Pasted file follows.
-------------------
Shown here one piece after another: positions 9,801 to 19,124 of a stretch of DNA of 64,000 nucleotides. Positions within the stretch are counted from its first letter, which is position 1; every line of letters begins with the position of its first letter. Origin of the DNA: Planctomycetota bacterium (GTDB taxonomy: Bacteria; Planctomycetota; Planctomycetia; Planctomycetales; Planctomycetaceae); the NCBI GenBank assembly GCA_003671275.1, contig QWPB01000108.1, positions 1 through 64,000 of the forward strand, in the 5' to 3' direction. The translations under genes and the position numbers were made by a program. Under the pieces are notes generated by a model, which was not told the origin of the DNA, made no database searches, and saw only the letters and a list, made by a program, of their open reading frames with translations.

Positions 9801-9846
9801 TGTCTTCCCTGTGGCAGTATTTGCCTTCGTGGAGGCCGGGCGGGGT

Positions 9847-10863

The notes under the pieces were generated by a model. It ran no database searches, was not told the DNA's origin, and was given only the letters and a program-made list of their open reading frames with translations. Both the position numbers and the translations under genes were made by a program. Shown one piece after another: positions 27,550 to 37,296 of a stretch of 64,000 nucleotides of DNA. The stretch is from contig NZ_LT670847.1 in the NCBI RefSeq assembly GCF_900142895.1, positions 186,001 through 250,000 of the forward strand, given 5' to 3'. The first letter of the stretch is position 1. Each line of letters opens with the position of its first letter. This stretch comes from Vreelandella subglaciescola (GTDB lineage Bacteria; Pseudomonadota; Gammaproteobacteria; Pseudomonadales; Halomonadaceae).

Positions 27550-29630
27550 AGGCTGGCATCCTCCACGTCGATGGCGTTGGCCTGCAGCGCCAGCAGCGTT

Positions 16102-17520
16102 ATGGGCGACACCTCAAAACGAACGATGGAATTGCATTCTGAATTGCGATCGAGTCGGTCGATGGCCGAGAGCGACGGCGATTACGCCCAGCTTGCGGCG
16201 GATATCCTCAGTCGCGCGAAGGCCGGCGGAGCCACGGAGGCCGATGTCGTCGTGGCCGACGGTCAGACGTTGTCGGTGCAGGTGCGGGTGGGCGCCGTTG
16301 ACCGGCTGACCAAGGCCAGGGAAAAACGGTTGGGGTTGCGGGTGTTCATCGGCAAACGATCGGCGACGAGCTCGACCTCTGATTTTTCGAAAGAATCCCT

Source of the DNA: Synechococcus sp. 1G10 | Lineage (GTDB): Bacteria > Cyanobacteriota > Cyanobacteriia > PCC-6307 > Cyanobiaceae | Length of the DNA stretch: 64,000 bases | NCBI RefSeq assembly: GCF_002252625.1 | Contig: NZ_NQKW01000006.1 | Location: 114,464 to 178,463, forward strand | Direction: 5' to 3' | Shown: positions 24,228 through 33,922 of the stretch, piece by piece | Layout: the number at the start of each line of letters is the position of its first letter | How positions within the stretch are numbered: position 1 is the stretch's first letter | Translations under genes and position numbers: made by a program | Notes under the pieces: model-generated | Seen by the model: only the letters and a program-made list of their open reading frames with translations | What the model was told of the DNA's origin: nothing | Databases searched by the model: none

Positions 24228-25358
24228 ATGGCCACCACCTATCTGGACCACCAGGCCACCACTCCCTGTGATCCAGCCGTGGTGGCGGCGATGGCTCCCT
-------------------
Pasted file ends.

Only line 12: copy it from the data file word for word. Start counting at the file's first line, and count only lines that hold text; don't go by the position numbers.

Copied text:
Source of the DNA: Synechococcus sp. 1G10 | Lineage (GTDB): Bacteria > Cyanobacteriota > Cyanobacteriia > PCC-6307 > Cyanobiaceae | Length of the DNA stretch: 64,000 bases | NCBI RefSeq assembly: GCF_002252625.1 | Contig: NZ_NQKW01000006.1 | Location: 114,464 to 178,463, forward strand | Direction: 5' to 3' | Shown: positions 24,228 through 33,922 of the stretch, piece by piece | Layout: the number at the start of each line of letters is the position of its first letter | How positions within the stretch are numbered: position 1 is the stretch's first letter | Translations under genes and position numbers: made by a program | Notes under the pieces: model-generated | Seen by the model: only the letters and a program-made list of their open reading frames with translations | What the model was told of the DNA's origin: nothing | Databases searched by the model: none